The biological approach to abnormality argues that abnormality is a product of malfunction or genetics. It suggests that abnormal behaviour is inherited and certain genes lead to abnormal biochemistry and or abnormal neuroanatomy.

Behavioural approach to abnormality suggests that abnormal behaviours are learned through conditioning. Behaviour whether it be normal or abnormal is learned and it can also be unlearned.

What causes abnormality? Genetics, learned behaviour or unresolved conflicts? Do all of them contribute to a person becoming abnormal?

There are several types of depression, unipolar also known as major depression, biopolar also known as manic depression, seasonal affected syndrome (SAD) or postnatal depression. All types of depression can become serious to the sufferer if it is left undiagnosed.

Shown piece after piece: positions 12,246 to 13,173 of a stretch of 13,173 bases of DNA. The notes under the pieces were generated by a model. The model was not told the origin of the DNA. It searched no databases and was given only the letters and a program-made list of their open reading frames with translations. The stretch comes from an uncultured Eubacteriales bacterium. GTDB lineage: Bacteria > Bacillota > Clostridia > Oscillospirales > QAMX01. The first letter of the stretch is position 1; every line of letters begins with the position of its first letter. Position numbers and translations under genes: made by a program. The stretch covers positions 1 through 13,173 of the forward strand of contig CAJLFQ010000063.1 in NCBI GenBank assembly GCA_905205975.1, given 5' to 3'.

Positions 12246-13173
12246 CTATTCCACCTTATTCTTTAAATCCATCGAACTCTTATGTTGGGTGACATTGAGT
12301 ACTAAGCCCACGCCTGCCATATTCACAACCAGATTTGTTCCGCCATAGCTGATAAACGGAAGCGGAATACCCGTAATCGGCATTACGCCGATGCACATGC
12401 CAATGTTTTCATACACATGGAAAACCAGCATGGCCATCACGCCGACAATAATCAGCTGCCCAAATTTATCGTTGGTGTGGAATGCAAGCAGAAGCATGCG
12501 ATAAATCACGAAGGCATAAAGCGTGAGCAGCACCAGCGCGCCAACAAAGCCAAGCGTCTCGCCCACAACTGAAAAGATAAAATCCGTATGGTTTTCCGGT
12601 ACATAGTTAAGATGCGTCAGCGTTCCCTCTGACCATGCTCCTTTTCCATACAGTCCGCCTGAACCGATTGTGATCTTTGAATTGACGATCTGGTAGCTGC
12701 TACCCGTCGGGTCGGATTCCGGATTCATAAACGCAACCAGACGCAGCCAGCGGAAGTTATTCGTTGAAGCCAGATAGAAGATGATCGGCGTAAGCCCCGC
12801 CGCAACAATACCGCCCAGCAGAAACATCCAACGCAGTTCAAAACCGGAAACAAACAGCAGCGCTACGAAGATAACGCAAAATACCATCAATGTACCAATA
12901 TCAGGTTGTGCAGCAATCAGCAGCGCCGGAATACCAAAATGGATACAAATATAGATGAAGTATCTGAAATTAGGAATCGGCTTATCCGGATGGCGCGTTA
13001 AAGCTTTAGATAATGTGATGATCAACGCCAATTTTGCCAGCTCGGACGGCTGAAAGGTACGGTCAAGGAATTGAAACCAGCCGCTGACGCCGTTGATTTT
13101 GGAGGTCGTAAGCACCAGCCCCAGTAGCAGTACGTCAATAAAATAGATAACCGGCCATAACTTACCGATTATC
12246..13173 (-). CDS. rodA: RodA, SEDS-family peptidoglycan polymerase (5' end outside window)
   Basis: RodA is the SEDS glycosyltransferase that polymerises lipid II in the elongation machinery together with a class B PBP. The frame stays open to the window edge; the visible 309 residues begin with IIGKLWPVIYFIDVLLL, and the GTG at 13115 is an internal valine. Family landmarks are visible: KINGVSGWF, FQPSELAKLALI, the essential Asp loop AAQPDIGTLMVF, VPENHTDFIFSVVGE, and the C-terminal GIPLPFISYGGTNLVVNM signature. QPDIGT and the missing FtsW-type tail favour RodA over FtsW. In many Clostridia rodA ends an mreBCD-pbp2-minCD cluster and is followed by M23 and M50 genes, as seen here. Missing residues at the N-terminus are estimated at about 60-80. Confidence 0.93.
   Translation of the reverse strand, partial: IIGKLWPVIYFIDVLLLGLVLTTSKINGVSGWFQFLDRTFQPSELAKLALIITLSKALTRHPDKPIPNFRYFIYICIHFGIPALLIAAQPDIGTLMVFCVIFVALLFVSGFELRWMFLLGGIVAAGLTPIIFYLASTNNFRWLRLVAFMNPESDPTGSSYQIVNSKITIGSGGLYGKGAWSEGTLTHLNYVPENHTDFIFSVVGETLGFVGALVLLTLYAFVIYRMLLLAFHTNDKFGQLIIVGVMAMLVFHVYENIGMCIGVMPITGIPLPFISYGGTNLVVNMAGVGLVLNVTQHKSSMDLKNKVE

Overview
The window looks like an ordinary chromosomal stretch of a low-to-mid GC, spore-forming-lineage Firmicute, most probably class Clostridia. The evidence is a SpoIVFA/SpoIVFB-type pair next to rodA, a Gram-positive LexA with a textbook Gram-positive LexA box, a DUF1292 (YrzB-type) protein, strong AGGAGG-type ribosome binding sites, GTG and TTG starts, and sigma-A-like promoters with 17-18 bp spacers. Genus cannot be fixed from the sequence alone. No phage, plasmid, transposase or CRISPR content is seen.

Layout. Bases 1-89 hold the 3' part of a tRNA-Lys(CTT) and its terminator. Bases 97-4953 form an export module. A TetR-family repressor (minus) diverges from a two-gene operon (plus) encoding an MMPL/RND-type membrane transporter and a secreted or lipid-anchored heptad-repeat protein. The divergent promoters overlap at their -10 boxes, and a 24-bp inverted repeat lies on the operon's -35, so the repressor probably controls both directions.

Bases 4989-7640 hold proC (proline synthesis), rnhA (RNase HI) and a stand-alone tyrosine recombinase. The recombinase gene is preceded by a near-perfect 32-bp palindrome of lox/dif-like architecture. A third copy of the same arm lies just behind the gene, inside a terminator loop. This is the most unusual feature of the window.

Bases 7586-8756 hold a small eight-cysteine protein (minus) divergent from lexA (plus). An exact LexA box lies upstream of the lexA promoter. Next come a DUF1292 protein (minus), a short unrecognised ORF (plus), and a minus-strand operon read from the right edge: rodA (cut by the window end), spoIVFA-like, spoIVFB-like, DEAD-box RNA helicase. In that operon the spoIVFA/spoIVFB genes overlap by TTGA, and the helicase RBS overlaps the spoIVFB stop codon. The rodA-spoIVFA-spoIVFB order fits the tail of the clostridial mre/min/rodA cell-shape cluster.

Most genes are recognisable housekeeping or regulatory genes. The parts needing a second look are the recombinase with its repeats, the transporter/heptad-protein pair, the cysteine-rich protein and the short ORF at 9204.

Symptoms of depression can vary from each person. A doctor may conduct a questionnaire asking the patient several questions about the way they think and feel. Depressive people usually suffer with low self esteem, loss of sex drive, lack of concentration and ability to think and possible suicidal thoughts. Other symptoms include loss of appetite, loss of interest in personal care and disruptive sleep patterns, irritability, sadness, weight loss or gain, menstrual changes and loss of energy.

According to studies by BBC Health as many as 35% of the population will experience an episode of depression at some point in their lives.

“While most people occasionally feel down, severe depression makes coping with everyday life difficult.”